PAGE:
A new communication pathway between an oral commensal and a major human pathogen
The discovery of a new communication system between pathogen and non-pathogen bacteria shows the importance of understanding cell-to-cell signaling between different species.
Figure 1. Streptococcus mitis colonizing oral epithelial cells. Foto: Roger Junges, IOB/UIO.
Streptococcus pneumoniae and Streptococcus mitis are two species of bacteria that colonize the oral cavity and nasopharyngeal tract in humans. Their genetic material is very similar, but they behave very differently as S. pneumoniae is a major human pathogen responsible for over a million fatalities each year in the world, while S. mitis rarely causes disease.
These bacteria are single cells, but to act in a group and coordinate their behaviors they communicate through the secretion of signal molecules in the environment that are also available for other bacteria to interact. This is a trigger to coordinate important functions for them such as biofilm formation, virulence, and genetic exchange.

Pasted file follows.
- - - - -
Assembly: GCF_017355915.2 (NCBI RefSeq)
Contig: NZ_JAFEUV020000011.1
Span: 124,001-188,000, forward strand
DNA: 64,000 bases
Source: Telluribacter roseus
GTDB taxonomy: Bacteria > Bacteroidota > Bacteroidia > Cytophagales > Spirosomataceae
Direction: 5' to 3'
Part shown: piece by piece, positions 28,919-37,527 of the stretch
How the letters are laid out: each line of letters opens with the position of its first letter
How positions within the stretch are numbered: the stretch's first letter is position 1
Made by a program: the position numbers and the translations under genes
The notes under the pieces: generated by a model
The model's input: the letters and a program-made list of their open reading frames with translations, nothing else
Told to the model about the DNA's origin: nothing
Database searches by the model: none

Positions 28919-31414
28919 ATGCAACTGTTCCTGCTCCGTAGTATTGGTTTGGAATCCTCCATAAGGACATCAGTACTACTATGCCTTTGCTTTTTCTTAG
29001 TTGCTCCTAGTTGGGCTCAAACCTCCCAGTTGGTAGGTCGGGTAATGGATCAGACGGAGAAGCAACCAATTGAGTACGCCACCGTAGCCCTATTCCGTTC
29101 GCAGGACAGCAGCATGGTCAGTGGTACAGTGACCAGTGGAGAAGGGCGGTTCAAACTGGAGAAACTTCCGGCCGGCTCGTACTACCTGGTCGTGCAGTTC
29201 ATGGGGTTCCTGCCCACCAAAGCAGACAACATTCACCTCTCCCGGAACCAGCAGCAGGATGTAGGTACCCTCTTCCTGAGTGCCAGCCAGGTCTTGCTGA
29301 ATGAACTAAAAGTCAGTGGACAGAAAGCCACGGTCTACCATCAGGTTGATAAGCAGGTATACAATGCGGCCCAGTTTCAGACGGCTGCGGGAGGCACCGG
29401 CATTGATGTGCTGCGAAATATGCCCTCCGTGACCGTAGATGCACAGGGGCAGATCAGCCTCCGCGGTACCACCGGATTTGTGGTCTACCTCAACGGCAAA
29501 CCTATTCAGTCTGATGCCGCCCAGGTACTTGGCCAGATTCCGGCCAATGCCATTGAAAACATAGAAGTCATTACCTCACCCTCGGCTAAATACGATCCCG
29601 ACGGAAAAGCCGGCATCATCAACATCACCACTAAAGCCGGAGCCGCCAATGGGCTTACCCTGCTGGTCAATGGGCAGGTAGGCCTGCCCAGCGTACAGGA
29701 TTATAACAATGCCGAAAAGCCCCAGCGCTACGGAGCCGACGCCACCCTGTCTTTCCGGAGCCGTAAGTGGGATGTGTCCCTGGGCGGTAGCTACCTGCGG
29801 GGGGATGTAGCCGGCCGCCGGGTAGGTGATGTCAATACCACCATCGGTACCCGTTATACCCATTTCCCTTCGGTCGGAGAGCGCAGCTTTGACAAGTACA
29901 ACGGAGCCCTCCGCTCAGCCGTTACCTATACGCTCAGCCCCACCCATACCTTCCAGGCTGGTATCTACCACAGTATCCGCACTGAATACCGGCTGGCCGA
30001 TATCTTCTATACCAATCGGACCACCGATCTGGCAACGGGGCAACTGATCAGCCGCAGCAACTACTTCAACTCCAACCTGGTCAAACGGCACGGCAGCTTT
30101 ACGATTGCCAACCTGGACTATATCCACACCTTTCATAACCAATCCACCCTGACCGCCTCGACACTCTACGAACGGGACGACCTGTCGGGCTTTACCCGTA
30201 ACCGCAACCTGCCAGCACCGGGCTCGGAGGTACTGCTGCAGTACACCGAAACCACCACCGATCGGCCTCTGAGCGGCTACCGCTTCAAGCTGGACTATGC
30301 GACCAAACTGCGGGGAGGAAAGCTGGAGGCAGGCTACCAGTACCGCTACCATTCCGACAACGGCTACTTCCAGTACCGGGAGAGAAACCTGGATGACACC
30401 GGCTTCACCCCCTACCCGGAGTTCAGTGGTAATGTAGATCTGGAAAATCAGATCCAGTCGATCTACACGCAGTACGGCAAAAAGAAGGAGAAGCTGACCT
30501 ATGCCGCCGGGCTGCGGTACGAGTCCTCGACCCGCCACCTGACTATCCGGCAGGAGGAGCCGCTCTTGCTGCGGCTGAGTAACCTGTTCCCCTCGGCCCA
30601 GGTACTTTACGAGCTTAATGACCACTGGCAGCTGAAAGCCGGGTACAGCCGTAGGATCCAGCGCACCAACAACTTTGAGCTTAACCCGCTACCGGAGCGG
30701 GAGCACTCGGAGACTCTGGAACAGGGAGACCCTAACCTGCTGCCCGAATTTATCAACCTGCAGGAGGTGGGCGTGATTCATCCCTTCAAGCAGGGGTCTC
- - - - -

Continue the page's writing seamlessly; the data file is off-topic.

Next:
In a recent study published by R. Junges et al. from the Institute of Oral Biology (IOB), a new communication signal that serves as a common “language” between S. pneumoniae and S. mitis was described. Further, this signal was found to activate a potentially disease-causing pathway in S. pneumoniae. These findings highlight the importance of understanding the microbial community as a whole. In addition, they show the necessity that it is to investigate the networks of communication signals used by bacteria when colonizing our body.
Junges R, Sturød K, Salvadori G, Åmdal HA, Chen T, Petersen FC. Characterization of a Signaling System in Streptococcus mitis That Mediates Interspecies Communication with Streptococcus pneumoniae. Appl Environ Microbiol. 2019 Jan 9;85(2). pii: e02297-18. doi: 10.1128/AEM.02297-18. Print 2019 Jan 15.